It's a truly awful video clip – maybe one of the worst – but close your eyes and listen to the fantastic way these guys play this piece of music. Some fine guitaring here.



The real list!


'The Anniversary Waltz – Part One' by Status Quo

Not a straight-forward cover version, but a medley of a few songs from the fifties and sixties, and I love this so much I own it on cassingle (remember those?). And, I'm going to be honest here, this is one of my very favourite Status Quo songs from their entire long career. I also know I am in the minority with that opinion. They seamlessly move from song to song, and it sounds like they're having fun playing the track. This is a great party track. Part 2 is also not too bad either.


'Banned In The U.S.A.' by Luke / 2 Live Crew
Warning – NSFW language!

This is a cover of Springsteen's 'Born In The U.S.A.', taking the protest song about the treatment of Vietnam Veterans and changing it up to a protest song about Freedom of Speech. While a rewrite, it is still a cover, and Springsteen apparently supported what they did. This is one of the few rap/hip-hop songs I like, and it says something decent and says it well and forcefully. Based on a true story about the band 2 Live Crew as well. Oh, and the two singers? The album it comes from is listed as being by Luke, but when it was re-released the whole band Luke was lead for – 2 Live Crew – were credited. This is probably a song that some people will not like, but I do.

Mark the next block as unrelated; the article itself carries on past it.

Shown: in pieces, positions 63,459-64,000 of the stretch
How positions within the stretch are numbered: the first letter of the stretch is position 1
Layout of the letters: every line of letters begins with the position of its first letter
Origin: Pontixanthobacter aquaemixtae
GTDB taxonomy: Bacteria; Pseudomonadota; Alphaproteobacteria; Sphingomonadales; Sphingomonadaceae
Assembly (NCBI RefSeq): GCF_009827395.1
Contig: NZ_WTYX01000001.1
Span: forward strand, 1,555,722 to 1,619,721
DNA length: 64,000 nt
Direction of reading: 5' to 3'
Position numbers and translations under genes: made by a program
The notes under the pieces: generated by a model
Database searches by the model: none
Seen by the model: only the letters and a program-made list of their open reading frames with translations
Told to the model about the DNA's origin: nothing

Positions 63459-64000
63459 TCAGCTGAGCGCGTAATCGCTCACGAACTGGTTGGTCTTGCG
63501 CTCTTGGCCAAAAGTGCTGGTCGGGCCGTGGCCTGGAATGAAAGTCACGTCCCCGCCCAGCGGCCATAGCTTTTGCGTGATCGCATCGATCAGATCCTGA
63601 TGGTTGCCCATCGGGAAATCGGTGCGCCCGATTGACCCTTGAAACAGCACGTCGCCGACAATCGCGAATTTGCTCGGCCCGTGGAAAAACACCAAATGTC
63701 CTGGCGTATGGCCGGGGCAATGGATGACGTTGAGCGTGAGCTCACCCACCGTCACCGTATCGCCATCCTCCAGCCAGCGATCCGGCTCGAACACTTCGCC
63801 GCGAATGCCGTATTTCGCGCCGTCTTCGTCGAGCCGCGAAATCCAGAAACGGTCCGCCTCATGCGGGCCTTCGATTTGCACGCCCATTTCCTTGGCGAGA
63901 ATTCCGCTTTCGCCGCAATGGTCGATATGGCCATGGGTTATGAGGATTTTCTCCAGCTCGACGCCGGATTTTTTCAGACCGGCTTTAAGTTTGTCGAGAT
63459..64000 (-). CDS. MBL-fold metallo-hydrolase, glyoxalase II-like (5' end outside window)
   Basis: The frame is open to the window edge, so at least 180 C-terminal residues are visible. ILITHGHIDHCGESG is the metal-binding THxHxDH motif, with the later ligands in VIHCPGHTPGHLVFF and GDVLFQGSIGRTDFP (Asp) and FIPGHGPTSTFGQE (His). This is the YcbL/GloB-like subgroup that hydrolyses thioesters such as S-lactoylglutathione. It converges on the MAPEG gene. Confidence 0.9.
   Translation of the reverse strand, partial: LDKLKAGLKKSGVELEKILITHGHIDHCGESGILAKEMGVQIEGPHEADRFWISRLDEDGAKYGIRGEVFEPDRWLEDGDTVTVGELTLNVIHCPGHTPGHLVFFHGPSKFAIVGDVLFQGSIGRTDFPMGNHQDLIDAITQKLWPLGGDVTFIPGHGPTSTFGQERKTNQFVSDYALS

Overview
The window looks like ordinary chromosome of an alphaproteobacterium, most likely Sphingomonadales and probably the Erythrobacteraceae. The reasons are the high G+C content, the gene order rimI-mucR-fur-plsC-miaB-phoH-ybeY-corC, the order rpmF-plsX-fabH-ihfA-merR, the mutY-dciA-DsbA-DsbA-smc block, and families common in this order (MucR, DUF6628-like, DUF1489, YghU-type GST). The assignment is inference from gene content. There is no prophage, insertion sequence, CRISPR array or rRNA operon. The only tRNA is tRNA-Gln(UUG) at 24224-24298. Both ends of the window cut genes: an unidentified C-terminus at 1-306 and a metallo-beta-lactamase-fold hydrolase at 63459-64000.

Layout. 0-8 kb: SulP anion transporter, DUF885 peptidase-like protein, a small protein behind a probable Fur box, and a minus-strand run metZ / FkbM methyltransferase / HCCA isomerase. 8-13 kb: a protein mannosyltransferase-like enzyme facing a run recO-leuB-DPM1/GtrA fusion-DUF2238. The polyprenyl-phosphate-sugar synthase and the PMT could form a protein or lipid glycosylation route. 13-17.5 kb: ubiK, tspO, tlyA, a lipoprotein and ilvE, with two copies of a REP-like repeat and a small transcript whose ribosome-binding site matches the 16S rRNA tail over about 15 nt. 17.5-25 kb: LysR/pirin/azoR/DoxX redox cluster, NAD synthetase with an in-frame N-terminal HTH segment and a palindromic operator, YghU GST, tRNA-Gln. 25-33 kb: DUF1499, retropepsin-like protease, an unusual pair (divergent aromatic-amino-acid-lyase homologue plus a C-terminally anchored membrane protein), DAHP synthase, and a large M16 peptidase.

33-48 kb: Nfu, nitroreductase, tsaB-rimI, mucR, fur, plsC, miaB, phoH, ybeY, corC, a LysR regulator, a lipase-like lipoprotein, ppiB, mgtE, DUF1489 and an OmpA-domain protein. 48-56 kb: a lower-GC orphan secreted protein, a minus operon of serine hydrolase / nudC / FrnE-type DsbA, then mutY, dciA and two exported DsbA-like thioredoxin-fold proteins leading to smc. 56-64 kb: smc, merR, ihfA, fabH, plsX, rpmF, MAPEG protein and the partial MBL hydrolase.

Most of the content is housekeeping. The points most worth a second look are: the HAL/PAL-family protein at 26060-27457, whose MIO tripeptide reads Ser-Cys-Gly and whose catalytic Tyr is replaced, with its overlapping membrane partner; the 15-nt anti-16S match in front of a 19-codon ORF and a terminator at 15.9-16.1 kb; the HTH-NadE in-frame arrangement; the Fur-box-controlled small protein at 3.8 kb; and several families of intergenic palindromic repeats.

'Dirty Deeds' by Joan Jett

Joan Jett, the under-rated singer that she is, takes on the AC/DC classic 'Dirty Deeds Done Dirt Cheap' and delivers a straight-ahead cover that just has an added sense of menace by coming from a female singer. Jett, as she often does, delivers a really good version of the song. Really good. Sure, the guitar work is not at AC/DC's level, but her voice is just awesome.